Unpaid internships put a squeeze on students’ wallets

Internships have become increasingly important in today’s job market.

Ever since Chris Maher started his unpaid sports management internship, he’s found himself staying in more often, thinking about his finances and repeatedly surviving on ramen noodles.

Maher, a sports management senior, is among the college students making the difficult choice between career advancement and paying the bills as they search for summer employment.

Jake Dreyer, an English junior, said he’s unsure if he’ll find an internship before he graduates, because he works nights and already has work experience.

Dreyer said he could only work unpaid if he didn’t have classes, so he’s limited to summer internships.

As the director of career development and placement at the Milano New School for Management and Urban Policy in New York, Carol Anderson is well-acquainted with the struggle at her school among students with poor economic backgrounds, who constitute a large percentage of the population.

Now more than ever, Anderson said, internship experience is crucial for recent graduates.

“The whole world is moving toward a competency-based model,” she said.

Students agree, according to a 2007 survey by Vault.com, a Web site that provides career and education information. Eighty-three percent of students said internships are “extremely important” to future career success. By April 2007, 61 percent reported having a summer internship lined up or planned to, according to the survey.

Anderson said paying interns varies among industries. The corporate sector is most likely to offer paid internships, while nonprofit business and government internships are largely unpaid.

According to the Vault.com survey, 29 percent of students have had an unpaid internship.

Anderson said students from wealthy colleges frequently get unpaid internships, which are unaffordable to those without financial backing.

But she added that if students are determined to find an internship, they’ll likely succeed if they are inventive and resourceful.

Double whammy

Many majors at the University, including nursing and food science, require students to find internships before they can graduate. Some require students to earn academic credit.

Holly Hatch, associate director of undergraduate studies, said the University doesn’t give credit for internship experience, but instead for the academic experience associated with it.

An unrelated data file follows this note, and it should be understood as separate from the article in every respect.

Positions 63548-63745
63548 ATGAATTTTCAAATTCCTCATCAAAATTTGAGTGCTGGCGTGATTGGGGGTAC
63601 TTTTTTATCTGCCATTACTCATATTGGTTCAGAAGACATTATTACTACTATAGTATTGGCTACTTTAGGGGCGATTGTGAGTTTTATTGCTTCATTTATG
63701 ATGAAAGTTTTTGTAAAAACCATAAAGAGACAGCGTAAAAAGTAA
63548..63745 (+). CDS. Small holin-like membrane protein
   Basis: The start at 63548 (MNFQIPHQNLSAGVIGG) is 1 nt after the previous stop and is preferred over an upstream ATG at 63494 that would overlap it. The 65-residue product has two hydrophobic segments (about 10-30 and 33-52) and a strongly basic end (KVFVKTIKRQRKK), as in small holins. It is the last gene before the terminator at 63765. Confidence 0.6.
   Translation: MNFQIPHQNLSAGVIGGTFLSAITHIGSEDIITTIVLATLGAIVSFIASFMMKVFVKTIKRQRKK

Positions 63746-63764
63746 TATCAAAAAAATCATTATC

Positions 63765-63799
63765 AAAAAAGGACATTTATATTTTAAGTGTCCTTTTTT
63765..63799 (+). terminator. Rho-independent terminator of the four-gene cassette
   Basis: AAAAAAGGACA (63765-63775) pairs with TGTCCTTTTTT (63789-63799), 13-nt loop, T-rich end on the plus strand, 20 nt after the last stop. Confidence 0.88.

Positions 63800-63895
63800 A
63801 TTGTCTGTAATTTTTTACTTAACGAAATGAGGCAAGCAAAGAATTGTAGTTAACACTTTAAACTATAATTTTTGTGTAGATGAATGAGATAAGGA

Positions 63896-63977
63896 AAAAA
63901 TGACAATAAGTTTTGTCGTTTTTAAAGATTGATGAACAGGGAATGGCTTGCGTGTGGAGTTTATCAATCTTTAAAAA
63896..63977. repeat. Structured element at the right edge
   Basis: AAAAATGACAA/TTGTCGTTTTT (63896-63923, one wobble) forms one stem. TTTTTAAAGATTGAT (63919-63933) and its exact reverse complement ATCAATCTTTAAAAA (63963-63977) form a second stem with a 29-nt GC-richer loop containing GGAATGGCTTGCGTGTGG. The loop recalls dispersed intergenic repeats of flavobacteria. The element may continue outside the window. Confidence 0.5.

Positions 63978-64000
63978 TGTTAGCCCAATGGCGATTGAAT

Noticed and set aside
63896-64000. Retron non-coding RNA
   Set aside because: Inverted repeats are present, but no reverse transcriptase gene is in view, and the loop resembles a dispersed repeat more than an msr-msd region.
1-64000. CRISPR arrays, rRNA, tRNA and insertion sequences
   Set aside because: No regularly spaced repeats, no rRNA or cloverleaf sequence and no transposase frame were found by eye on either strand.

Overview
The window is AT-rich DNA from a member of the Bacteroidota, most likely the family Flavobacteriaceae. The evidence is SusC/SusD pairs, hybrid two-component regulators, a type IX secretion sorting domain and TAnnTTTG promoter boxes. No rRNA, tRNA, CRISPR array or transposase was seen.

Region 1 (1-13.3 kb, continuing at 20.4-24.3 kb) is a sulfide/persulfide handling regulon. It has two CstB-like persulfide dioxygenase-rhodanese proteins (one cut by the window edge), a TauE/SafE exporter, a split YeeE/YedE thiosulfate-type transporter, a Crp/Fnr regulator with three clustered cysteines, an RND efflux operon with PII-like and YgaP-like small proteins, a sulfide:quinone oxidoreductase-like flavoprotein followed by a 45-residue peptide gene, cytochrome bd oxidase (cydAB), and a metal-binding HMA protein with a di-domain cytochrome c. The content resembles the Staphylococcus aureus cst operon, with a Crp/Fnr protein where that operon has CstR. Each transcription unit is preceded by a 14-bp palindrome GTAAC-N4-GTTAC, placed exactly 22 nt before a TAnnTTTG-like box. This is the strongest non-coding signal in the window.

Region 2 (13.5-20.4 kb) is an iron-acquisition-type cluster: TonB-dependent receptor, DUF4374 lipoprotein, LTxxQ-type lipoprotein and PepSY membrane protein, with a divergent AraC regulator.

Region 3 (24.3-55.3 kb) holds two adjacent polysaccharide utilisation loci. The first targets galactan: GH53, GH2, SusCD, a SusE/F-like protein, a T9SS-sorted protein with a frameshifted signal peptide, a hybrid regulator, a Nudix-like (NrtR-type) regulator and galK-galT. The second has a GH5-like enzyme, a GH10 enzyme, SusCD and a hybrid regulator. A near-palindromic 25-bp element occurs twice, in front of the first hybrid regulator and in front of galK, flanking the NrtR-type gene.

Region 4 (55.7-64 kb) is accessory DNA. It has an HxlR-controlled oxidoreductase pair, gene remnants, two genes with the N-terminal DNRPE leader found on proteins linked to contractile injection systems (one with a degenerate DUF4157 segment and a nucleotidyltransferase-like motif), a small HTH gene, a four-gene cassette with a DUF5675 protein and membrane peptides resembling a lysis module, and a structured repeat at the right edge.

Students appreciate working for academic credit in some cases, like when they need credits to sustain scholarships or are already paying full time tuition, but it can pose difficulties.

Maher, who finances his own education, doesn’t mind working an unpaid internship for credit now, but doesn’t look forward to paying tuition this summer for four internship credits required of him to graduate.

He said paid internships aren’t widely available in his major.

“It’s kind of like a double whammy,” he said. “You’re paying for the credits that you’re taking, so, literally, you’re paying for an unpaid internship.”

But Maher said the benefits of an internship outweigh the negatives of being unpaid.

Anderson said the internships still allow students to “dip their toe in the water,” network with industry members, meet mentors and possibly land a job.

She said students should also consider the amount of exposure and education they’ll get from an employer and if the work deepens or broadens their skills.

As an intern at the WCCO television station last summer, journalism senior Alex Harkness said she learned more in three months there than she did in three semesters of classes.

“I never would have had to call someone who had lost a loved one in the (journalism) school, I never would have had to make a call at 9:30 at night to a police chief,” she said. “So it’s really amazing how much you learn and how steep the learning curve is.”

Harkness is now the assistant assignment editor for WCCO.

University aid

The University offers options for students struggling because of unpaid internships. Students can apply for certain grants and scholarships, such as the CLA Undergraduate Internship Grant.

Some University departments also allow students to have credits from summer internships apply to the following fall semester, Sara Nagel-Newberg, director of St. Paul Campus Career Center, said.